Regardless of whether you’re a construction worker, a corporate CEO, a salesman, or a lumberjack, there are a few critical items you should carry on your person at all times. I’m not talking about a wallet, keys, or cell phone. Those are obvious. I mean a few simple things that could mean the difference between success and failure in a survival situation.
Before we start, let me clarify that I’m not talking about stuff you’d keep in a go-bag, but things you’d have on your person every time you leave the house for those 1 in a 100 scenarios when you find yourself thinking, “I wish I had ____”.
Also, I need to add that under no circumstances should you wear a cell-phone clip or belt holster. Just don’t. However, I’ll save the full ‘do not wear’ list for another article.
Clear as mud? Good. Let’s dive in.
Number one on the list is a good, durable multi-tool. There’s a fine line between being prepared for everything, and having pockets so overloaded with stuff that you look like a paratrooper in WWII. Outdoor and hands-on jobs allow a bit more flexibility with regards to belt-wear or excess gear, but if you wear a suit or dress clothes to the office it’s a little harder to pull off. That’s why I recommend some form of multi-tool. With knives, scissors, pliers, and a host of other items all jammed into a metal frame just a few inches long, no man should ever leave home without one.
I personally carry a Leatherman Super Tool 300M for my day job when I’m planning to get hands-on with equipment, but that’s a belt-worn item. It’s too hefty to carry in a pocket when I’m wearing button-ups and khakis, so if that’s my uniform for the day I’ll grab the small Micra, which swaps the standard pliers with a larger pair of scissors in exchange for being keychain-sized.
Remember this all should fit into your pockets without making it sound like you just robbed a Salvation Army coin bucket when you walk.
Get yourself a subdued model with leather or nylon straps, illuminated dials, automatic movement, and a great power reserve. No matter where you are, knowing the time is invaluable. Whether you’re walking on the street with no map, or broken down on a deserted highway with no cell service, calculating how much time you have till sundown, sunrise, or steps per minute could save your life. Depending on your preference you can also get one with a paracord strap and cutting tool built in to add to your everyday prep kit, though that limits the scenarios in which you can wear it. I recommend the Hamilton Field Mechanical Watch, which incorporates all the benefits of a military-grade field watch while looking suitable for blue- and white-collar jobs alike, with a price that won’t crush your soul or wallet.
This is going to be news to a lot of you, but when the power goes out, sometimes it gets dark! Crazy, right? It doesn’t matter where you are or what you’re doing, if the sun has set and there’s no power things can go from annoying to dangerous pretty quickly. Even indoors during daytime hours, being able to see in dark spaces is invaluable. Do some research and find one that’s small enough to fit on a key ring, with the highest lumen count and battery-life combination you can find. Make sure it’s in a frame that doesn’t weigh enough to make your pockets sag and you’re good to go. The best I’ve found is the Foursevens Mini MKIII, which puts out 900 lumens in a microscopic 2.5” cylinder, perfect for everyday pocket carry in suits or cargo pants.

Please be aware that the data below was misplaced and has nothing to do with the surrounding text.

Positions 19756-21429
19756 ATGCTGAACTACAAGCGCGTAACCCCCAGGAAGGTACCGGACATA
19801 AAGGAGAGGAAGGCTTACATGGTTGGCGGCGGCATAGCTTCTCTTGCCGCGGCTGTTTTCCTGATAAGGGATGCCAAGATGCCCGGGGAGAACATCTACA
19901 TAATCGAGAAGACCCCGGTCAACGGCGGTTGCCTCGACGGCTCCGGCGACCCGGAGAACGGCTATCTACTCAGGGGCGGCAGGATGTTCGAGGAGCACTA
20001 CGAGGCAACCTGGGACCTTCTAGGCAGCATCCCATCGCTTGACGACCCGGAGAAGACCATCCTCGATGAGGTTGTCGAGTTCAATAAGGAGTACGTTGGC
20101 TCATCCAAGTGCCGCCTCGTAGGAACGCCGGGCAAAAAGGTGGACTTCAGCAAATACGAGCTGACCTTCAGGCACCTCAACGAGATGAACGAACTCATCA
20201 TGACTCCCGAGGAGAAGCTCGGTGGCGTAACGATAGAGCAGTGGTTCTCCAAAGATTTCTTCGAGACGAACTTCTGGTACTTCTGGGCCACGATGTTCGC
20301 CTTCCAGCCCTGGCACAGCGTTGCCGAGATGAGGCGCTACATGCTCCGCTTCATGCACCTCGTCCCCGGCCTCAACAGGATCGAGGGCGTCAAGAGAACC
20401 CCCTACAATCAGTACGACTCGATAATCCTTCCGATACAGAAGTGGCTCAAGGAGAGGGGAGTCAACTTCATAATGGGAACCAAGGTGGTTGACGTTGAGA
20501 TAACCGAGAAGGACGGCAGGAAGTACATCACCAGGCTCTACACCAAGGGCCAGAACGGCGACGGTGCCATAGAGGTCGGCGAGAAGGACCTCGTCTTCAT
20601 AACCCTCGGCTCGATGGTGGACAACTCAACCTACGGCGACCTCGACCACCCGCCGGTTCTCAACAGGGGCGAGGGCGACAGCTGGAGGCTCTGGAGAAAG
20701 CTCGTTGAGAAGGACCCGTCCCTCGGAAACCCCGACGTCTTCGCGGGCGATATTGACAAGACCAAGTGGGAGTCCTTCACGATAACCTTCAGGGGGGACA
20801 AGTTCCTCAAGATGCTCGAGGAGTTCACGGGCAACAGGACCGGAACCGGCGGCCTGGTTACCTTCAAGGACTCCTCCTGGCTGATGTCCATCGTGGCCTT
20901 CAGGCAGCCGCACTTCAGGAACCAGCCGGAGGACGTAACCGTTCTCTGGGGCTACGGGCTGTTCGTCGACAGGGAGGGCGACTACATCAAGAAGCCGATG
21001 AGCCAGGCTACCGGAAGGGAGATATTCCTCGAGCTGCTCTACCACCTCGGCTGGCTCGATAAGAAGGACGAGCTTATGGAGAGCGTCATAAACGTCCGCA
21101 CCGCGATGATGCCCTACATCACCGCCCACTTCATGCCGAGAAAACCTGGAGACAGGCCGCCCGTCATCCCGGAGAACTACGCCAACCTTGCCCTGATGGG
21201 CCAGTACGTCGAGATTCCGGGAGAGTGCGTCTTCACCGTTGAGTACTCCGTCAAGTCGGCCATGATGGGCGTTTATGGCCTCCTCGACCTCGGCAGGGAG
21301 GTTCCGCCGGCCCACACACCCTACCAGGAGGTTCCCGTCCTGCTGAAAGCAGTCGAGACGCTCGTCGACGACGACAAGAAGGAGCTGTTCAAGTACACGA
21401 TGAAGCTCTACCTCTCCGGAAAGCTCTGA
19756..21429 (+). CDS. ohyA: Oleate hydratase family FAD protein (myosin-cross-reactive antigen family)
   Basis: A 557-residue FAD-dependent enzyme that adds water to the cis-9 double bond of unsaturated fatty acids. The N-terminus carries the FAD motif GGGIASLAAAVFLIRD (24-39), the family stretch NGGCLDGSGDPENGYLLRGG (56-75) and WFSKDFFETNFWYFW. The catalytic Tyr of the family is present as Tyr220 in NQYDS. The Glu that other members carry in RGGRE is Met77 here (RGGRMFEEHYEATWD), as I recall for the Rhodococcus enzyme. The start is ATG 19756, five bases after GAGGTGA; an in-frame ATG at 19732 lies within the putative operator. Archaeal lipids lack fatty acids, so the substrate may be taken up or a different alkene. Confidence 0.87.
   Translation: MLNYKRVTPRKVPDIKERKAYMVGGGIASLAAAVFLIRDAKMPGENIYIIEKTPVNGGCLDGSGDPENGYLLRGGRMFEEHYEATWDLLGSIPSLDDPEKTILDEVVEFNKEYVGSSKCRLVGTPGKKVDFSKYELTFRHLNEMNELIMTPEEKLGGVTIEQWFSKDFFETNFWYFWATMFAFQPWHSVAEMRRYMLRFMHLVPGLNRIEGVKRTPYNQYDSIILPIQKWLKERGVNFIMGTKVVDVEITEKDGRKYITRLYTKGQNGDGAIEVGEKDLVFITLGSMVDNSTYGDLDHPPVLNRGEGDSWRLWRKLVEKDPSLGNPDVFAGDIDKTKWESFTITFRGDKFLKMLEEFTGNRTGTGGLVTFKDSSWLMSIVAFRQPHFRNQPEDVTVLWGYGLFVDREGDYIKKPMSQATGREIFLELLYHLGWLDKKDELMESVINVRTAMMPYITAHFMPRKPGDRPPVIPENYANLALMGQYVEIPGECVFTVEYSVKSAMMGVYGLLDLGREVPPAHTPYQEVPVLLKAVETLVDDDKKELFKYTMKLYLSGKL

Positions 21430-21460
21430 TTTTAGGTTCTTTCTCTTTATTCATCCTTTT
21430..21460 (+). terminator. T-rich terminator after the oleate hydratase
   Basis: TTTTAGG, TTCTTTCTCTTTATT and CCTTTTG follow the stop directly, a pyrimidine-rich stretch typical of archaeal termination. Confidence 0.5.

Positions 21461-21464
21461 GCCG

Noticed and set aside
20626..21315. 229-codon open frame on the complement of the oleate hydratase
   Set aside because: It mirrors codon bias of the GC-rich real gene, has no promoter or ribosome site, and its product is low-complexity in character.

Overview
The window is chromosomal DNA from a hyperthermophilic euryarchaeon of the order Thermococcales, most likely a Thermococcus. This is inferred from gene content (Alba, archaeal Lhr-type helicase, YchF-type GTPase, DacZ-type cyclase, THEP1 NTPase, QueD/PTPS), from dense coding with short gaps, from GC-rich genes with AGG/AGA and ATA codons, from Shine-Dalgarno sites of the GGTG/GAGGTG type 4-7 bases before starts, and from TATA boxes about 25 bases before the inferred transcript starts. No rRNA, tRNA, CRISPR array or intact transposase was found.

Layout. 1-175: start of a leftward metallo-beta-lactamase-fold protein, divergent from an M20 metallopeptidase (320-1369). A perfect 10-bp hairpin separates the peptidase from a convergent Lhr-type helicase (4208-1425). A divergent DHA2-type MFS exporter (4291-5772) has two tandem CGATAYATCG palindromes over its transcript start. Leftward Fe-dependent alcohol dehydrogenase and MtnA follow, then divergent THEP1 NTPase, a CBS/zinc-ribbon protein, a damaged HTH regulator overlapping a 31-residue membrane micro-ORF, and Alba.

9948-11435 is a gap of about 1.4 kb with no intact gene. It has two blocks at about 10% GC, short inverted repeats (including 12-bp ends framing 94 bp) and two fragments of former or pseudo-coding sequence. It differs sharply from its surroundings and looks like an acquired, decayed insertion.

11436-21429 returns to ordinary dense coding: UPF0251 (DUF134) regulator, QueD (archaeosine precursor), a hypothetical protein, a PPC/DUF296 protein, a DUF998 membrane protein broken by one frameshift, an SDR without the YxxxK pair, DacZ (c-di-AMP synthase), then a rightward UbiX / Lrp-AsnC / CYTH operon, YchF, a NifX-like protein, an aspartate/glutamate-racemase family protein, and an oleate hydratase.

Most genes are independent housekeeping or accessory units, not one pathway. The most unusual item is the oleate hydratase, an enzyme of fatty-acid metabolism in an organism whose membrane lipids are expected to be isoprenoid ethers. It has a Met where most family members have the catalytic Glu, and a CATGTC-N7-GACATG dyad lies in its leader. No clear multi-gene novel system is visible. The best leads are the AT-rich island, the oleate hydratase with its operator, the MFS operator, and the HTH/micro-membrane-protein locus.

Gone are the days when firestarters consisted of bulky flint and tinder combinations. Now you can get a setup for under 20 bucks, which can go on your key ring and will strike anywhere, even in water. When you’re shopping around, pay attention to the type of tinder, how many estimated fires you’ll be able to start, and the weight. Again, I’m not talking about bug-out gear here, but stuff you can shove in your coat or pants pocket no matter what you’re wearing. A firestarter will probably see the least amount of use out of any of the items on this list, but when you need it will be the one most likely to save your life. The SOG Flint Firestarter is the size of a small marker and comes with a keyring attachment for everyday carry.
Firestarters are great for a situation where you may need to stay put for a while, like being broken down in a flyover state with nightfall coming and the tow-truck hours away. However, the benefit of having instant flame can’t be ignored. If it’s not broke, don’t fix it. Nothing beats the classic Zippo lighter, preferably with a custom engraved case, when someone asks for a light. Not only will you have fire at the ready, but there’s something about that distinctive metallic ‘snick’ of a Zippo snapping open and closed that just screams cool.
If you want to take it to the next level, you can spring for a Zippo lighter insert, which replaces the standard cotton and fuel wadding internals with a windproof dual plasma arc beam. It requires a battery charge though, so you’ll have to weigh the benefits of high-temperature arc lighting vs rechargeability access.
Friends don’t let friends go unprepared
There are hundreds of articles out there about EDC (everyday carry), survival prep, go-bag loadouts, and more. The tips above are meant to apply to anyone leaving the house, regardless of job or lifestyle. It never hurts to be well equipped, and if you can look good doing it, that’s just icing on the cake. Do yourself and your loved ones a favor this Christmas and help prepare them for anything.
This article is sponsored by Leatherman.